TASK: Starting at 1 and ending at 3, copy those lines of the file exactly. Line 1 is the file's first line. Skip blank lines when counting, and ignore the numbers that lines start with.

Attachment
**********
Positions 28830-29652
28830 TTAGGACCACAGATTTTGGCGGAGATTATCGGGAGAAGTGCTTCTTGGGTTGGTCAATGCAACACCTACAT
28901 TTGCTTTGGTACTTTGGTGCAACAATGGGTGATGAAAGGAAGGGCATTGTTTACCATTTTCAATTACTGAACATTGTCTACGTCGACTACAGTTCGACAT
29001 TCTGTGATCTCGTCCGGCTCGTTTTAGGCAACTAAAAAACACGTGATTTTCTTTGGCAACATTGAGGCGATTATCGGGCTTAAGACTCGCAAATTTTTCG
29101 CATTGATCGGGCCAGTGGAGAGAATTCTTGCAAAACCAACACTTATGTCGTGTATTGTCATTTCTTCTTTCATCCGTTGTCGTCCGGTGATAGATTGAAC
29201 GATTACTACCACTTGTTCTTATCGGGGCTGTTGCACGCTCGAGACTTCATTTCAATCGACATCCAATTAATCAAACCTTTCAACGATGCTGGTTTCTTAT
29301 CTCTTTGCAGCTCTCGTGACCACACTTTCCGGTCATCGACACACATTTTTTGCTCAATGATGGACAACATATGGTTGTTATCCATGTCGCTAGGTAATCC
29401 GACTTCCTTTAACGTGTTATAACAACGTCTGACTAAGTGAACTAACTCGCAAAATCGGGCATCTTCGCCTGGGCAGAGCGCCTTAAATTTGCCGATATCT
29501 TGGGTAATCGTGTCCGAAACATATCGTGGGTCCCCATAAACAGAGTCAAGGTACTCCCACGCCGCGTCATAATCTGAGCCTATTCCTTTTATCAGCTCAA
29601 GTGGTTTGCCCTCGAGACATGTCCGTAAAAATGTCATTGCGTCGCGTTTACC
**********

Positions 28830-29652
28830 TTAGGACCACAGATTTTGGCGGAGATTATCGGGAGAAGTGCTTCTTGGGTTGGTCAATGCAACACCTACAT
28901 TTGCTTTGGTACTTTGGTGCAACAATGGGTGATGAAAGGAAGGGCATTGTTTACCATTTTCAATTACTGAACATTGTCTACGTCGACTACAGTTCGACAT